Iurii Olesha's 1927 work Envy is one of the most unusual treatments of the construction theme in Soviet literature, and its failure to conform to expectations for the genre has meant that it is rarely included in discussions of the production novel. Its fragmented narrative and dreamlike plot make this a difficult novel to follow, and workers looking for inspiration in their daily lives on the construction site would have had to struggle with the disjointed story that Olesha offers. Those who managed to master Envy's difficult form might still have had problems with the work's conclusions: the building under construction is incomplete at the end of the tale, and the characters themselves have not yet succeeded in the "reconstruction" of self that was an important part of the genre. Worst of all, the narrator of Envy, whose first-person monologue occupies much of the work, is disoriented by, jealous of, and alienated from the construction process.
Nevertheless, I argue that Envy is a compelling and useful example of the production genre. In fact, to exclude the novel from a discussion of the genre is to narrow the generic definition unnecessarily, to mimic, in effect, Stalinist critics who wished to control which works of literature would be part of the acceptable canon and which would not. Olesha's Envy, with its focus on construction as a theme and its reliance on the metaphor of building, clearly belongs in a study of the production novel. Its eccentric conclusions about the role of building in contemporary society only emphasize how artificially narrow our inherited critical categories have been.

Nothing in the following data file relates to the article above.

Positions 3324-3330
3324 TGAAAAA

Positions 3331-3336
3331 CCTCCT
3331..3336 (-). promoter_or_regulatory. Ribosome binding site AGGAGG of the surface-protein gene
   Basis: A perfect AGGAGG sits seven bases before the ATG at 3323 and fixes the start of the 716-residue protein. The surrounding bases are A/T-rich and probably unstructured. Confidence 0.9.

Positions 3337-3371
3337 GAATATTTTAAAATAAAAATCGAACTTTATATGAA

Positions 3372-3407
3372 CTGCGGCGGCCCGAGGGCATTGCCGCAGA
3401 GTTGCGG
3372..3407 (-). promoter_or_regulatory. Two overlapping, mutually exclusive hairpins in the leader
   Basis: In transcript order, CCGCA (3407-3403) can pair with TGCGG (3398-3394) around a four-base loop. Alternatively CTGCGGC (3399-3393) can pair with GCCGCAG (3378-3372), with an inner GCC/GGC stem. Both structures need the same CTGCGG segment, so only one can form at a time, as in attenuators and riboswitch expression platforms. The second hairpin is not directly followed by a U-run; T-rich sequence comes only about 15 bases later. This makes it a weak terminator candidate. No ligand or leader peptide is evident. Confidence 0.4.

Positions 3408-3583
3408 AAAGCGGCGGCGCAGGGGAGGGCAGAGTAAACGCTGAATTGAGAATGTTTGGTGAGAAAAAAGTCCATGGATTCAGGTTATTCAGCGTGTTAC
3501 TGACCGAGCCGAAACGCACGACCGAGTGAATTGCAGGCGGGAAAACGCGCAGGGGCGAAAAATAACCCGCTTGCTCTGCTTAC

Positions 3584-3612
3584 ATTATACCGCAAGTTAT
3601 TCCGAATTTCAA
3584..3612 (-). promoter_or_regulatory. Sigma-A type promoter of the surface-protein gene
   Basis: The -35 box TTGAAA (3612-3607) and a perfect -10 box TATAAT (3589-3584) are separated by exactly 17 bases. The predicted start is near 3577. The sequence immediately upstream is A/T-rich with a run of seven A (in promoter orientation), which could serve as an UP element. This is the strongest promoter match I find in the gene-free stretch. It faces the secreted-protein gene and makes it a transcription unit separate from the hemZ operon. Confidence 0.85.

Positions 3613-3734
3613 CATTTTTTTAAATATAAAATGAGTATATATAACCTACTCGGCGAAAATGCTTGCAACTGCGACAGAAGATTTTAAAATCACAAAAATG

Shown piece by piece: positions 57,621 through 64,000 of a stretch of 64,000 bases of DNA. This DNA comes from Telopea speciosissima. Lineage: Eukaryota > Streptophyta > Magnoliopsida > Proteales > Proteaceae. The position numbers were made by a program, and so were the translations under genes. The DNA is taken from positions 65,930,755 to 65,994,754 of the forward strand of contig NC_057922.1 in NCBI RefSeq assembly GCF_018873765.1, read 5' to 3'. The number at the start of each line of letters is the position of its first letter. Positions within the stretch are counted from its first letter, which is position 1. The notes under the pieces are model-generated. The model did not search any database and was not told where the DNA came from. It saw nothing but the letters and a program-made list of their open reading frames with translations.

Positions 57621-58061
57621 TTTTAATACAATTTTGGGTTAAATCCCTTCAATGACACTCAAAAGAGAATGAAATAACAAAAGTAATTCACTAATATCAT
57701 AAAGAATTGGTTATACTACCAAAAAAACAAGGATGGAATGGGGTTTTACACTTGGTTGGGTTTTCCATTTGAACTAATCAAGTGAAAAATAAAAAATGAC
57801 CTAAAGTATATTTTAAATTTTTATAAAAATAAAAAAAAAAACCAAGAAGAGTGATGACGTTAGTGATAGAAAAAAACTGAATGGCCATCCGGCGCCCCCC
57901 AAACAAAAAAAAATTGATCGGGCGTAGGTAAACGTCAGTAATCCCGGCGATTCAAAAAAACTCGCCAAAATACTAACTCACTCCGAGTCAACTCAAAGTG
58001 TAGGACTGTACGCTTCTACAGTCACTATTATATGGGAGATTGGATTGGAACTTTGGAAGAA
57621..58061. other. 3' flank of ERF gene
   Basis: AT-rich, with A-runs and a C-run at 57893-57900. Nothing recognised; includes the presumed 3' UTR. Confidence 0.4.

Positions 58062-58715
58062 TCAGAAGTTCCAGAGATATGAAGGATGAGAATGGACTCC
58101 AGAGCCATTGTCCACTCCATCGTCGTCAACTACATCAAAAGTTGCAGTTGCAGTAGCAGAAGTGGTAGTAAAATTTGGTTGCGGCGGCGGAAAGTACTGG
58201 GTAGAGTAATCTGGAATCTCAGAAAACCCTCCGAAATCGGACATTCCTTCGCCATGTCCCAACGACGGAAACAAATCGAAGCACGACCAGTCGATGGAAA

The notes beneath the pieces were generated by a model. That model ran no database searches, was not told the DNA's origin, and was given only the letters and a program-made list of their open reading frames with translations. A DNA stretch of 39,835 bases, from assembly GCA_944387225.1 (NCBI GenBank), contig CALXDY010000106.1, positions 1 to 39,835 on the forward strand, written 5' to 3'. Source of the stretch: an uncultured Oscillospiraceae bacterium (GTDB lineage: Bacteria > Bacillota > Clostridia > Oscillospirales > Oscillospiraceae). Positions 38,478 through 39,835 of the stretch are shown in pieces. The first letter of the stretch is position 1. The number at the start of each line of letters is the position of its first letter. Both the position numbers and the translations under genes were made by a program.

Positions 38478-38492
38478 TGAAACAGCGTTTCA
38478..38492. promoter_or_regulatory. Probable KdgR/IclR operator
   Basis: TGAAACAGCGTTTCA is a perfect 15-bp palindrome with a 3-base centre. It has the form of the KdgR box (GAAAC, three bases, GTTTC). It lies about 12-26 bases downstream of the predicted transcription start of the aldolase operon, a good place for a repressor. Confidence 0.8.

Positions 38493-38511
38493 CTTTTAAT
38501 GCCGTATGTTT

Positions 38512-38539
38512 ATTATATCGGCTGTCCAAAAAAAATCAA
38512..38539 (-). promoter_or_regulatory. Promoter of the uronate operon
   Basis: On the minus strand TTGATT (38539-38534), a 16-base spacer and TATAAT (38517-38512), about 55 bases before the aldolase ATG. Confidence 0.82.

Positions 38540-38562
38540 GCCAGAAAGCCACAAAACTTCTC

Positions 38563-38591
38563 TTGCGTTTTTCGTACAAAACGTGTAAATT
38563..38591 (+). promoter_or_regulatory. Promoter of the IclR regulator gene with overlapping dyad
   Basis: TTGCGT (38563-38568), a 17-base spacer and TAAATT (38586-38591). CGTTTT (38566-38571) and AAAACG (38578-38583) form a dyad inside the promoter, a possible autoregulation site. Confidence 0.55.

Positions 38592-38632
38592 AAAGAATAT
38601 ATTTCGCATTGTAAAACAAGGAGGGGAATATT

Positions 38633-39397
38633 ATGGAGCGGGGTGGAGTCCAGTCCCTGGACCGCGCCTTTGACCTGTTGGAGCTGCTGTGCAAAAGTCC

The need to redefine our definition of the production novel is confirmed both by the text itself and by comments from Olesha and his contemporaries, particularly Olesha's own “public confession” in a speech to the Writers' Congress in 1934. This speech, which Iurii Libedinskii called "one of the most significant events of our Congress," is a fascinating example of the transformative pressures on writers during the crucial period of the late 1920s and early 1930s. Tellingly, Libedinskii concluded that Olesha's work was a graphic demonstration of the "process of radical change in view of reality that all Soviet authors” underwent just before and during the First Five-Year Plan. The idea of Envy as an exemplary production novel and Olesha as its activist author informs my work, which offers a simultaneous critique of previous approaches to both the writer and the production genre.